At the most basic level, food security refers to the availability of food and the individual’s ability to access food. The term food security originated in the 1970s in reference to food supply, focusing on the availability and affordability of food-stuffs at the international and national level. Since then, a multidimensional concept of food security has evolved that places agency and sustainability, alongside availability, access, utilisation and stability as core conceptual dimensions and legal understandings of the right to food.
Research connecting food security and the urban at SLU has a geographic focus (e.g. from low-income countries to Swedish and high-income countries) and a spatial focus (e.g. rural vs. urban agriculture and food systems). Research at SLU addresses food security in relation to environmental challenges (e.g. climate change and resource scarcity), social challenges (e.g. nutrition, poverty, inequality, conflict) and economic aspects (e.g. food supply and productivity, international trade, small-holder farmer’s inclusion in value-chains, etc.). For example, the capacity building programme Agriculture, nutrition and food security (in Mozambique) looks at aspects of food technology and safety, as well as poverty and agroforestry in relation to food security. Similarly, the capacity building programmes Sustainable intensification of maize-based cropping systems (Uganda) and Sida’s research partnership training programme (Rwanda), demonstrate the diversity of food security as a concept, investigating sustainable intensification and agricultural commodity market, food prices and policy respectively.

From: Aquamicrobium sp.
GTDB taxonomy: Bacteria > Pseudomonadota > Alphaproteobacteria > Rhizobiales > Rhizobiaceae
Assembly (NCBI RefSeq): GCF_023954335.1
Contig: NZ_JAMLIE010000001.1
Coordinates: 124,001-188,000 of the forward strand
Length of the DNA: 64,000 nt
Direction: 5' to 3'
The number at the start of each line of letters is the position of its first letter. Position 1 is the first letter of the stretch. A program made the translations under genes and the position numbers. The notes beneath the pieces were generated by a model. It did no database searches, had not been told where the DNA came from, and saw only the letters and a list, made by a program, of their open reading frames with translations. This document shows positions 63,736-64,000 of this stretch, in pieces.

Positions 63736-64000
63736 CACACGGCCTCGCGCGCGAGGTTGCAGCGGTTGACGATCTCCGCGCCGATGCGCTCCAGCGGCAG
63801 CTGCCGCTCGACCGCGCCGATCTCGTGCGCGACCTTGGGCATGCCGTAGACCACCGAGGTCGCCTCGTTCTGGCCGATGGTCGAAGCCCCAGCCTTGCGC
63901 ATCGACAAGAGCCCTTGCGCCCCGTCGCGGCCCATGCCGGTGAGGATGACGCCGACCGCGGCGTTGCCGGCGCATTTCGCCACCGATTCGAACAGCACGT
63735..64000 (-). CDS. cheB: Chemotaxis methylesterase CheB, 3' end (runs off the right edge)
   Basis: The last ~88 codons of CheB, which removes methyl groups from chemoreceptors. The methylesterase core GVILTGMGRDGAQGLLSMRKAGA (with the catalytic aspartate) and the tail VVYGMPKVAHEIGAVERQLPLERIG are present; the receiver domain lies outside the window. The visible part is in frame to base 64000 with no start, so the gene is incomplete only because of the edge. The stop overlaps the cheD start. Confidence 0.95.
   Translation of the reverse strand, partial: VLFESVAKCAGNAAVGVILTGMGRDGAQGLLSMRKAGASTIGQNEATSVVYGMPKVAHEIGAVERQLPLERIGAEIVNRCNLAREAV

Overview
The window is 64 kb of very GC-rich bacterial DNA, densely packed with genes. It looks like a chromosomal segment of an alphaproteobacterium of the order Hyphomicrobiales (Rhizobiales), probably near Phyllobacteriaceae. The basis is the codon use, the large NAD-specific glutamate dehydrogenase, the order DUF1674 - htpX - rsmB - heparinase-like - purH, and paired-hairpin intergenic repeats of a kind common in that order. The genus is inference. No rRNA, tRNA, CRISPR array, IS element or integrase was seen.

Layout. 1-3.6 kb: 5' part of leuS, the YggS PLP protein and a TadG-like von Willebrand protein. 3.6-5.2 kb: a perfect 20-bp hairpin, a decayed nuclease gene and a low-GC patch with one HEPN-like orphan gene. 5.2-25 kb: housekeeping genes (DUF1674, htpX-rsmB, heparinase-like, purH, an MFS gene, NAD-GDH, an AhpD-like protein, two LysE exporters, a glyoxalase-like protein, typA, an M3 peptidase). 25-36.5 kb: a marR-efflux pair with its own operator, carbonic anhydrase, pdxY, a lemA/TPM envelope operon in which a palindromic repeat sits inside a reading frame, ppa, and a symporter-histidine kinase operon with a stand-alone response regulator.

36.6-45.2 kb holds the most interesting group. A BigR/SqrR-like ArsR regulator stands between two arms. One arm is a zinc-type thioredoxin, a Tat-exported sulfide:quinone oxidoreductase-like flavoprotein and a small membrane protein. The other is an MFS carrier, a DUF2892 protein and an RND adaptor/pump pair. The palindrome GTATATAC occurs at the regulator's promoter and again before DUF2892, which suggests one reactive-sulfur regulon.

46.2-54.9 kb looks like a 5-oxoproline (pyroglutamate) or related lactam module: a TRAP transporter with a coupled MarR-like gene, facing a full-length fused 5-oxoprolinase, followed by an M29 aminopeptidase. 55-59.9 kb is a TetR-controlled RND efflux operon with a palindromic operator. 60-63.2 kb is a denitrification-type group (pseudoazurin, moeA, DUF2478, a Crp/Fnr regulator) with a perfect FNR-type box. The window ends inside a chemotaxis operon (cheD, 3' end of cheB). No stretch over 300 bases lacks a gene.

Assem Abou Hatab, Associate Professor, Department of Economics.